Some of the other more highly ranked 2015 Prime prospects include right-hander Cole Sands (No. 72, Florida State), catcher/outfielder Jackson Lueck (No. 171, Florida State) and right-hander Bowden Francis (No. 185, Chipola College). Top 2016 left-hander Drew Parrish (uncommitted) is ranked No. 142 in his class.

“Everybody’s unique; everybody has their own personality, so it’s very entertaining to watch some of the characters on this team,” said Fortes, who has played with many of these same guys for the past three or four years. “We all play at such a high level and we compete with each other and we try to be the best that we can … and that just brings out the best in everybody.”

Fortes has risen quietly and steadily within the Scorpions organization to a position of prominence on 2015 Prime roster. Gerber, having welcomed many a top prospect into his program over the last several years, certainly recognizes what he has in Fortes but isn’t sure enough others do.

“I still think Nick is one of the most underrated players in the country,” he said. “His success speaks for itself … and I think the more people get to know him over the next year the more you’ll hear about his name. I think from a draft standpoint, he’s one of the best catchers in the country.”

His success does speak volumes. He was named to the all-tournament team at six events in 2012 and 2013 and was the Most Valuable Player at the 2013 16u Perfect Game World Series and the 2013 PG WWBA Underclass World Championship. But, according to Gerber, the all-tournament selections and MVP Awards don’t necessarily mean Fortes rises to the occasion only on the biggest stages.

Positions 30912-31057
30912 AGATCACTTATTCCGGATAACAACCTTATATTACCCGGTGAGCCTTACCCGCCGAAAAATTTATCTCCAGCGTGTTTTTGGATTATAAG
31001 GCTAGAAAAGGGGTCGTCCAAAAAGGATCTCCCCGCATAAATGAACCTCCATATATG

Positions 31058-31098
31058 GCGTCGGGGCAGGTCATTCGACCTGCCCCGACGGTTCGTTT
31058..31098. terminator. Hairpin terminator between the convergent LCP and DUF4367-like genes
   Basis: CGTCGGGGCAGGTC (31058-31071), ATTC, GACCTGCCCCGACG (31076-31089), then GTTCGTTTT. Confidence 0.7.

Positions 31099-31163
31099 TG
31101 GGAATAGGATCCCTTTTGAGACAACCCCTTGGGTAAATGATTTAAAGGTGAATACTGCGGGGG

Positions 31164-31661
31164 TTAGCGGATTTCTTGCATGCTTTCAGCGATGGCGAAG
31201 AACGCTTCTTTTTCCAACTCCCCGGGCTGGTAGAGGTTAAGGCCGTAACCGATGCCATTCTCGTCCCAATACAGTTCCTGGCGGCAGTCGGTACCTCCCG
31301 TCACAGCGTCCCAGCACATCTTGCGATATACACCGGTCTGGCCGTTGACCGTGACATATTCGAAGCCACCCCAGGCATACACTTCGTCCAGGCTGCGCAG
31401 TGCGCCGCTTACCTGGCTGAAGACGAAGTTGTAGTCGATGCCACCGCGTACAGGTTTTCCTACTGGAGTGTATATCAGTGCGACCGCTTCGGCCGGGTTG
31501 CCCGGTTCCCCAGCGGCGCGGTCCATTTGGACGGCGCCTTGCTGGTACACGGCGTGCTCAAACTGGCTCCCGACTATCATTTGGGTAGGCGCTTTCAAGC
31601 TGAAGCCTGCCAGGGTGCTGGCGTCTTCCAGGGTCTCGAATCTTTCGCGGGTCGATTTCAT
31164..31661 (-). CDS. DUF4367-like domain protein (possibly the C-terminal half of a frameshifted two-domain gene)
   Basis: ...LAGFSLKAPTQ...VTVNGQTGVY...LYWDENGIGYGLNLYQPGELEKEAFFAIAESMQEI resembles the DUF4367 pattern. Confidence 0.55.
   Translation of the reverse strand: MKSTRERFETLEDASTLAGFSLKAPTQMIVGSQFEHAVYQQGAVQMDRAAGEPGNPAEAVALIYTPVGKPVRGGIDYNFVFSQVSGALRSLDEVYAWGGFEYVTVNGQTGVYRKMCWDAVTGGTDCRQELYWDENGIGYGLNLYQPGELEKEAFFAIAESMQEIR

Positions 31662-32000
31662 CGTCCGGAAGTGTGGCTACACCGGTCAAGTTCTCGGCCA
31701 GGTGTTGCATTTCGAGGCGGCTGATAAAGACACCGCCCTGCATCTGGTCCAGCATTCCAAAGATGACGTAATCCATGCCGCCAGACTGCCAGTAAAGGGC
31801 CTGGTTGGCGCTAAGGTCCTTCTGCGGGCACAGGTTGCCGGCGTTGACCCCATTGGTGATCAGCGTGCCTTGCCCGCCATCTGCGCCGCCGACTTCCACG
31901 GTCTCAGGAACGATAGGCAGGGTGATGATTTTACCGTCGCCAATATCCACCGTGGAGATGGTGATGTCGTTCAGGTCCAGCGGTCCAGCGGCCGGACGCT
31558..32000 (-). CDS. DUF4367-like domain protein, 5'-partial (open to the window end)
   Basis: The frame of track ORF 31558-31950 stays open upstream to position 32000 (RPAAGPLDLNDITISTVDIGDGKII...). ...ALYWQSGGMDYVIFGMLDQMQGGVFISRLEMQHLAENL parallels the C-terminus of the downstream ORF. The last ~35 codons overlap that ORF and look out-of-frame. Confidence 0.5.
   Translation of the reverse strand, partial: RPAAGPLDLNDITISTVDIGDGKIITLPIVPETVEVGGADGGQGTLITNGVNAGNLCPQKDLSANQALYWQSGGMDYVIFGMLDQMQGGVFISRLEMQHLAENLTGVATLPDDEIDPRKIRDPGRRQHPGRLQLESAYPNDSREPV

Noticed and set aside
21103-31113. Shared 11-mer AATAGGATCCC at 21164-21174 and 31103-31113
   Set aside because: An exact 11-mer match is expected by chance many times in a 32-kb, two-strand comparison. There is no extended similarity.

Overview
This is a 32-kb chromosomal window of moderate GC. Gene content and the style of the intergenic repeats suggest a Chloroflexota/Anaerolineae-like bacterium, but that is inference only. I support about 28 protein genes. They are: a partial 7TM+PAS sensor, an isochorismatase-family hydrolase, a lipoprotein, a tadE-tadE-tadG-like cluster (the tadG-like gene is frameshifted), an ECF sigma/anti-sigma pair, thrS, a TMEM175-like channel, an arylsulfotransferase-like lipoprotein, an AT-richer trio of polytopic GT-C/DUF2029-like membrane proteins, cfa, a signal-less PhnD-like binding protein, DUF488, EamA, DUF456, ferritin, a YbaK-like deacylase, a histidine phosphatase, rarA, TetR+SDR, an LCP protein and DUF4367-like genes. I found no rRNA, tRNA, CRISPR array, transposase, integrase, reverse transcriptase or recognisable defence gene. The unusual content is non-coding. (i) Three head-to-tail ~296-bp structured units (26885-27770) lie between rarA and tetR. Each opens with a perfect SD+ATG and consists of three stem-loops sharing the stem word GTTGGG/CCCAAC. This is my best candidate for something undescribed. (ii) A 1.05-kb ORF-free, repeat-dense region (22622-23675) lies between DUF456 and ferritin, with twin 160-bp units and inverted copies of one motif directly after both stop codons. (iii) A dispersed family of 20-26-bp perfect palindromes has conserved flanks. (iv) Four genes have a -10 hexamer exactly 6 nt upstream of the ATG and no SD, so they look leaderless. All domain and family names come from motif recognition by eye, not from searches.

“He’s just very even-keeled,” Gerber said. “It doesn’t matter if we’re playing the worst team or the best team, he’s the same guy. … He just takes so much pride in what he does I don’t think it’s necessarily him stepping up, I just think it’s him delivering all the time.”

To his own way of thinking, Fortes simply believes that each PG tournament experience should be accepted for what it is – a learning experience – and it’s a wasted opportunity if you don’t play at your highest level every time out.

“You take a little bit away from each (tournament) that you play,” he said. “You make adjustments and you learn from each at-bat and each game, so every single tournament has helped me become a better player because you get to see more and more good pitchers and good teams.”

Fortes has always been a baseball guy though and through, and claims to have never even dabbled in any other sport simply because he never wanted to do anything else. It was his dad, Alfredo, who introduced him to the game, and although Alfredo never played above the high school level he’s been able to impact his son in a big way.

“He’s been the one to help coach me throughout my whole entire life; I’ve never had a hitting instructor it’s just always been my dad,” Fortes said. “He knows the game and he’s followed it for a long time and he knows what he’s talking about, so he’s helped me to become the player that I am.”

His progression into one of the country’s top catching prospects in the 2015 MLB First-Year Player Draft has been steady and smooth. Perhaps even too smooth, as Gerber said there has never been a big “Hallelujah!” moment in his development would have caused anyone to stop and take immediate notice.

“He’s gotten better but he’s always been one of the best guys,” Gerber said. “We said when he was 14, ‘This guy is going to be one of the best players in our program’; you could just tell at a young age. Obviously, he’s gotten stronger and more physical and that’s helped him to be able to drive the ball a little more.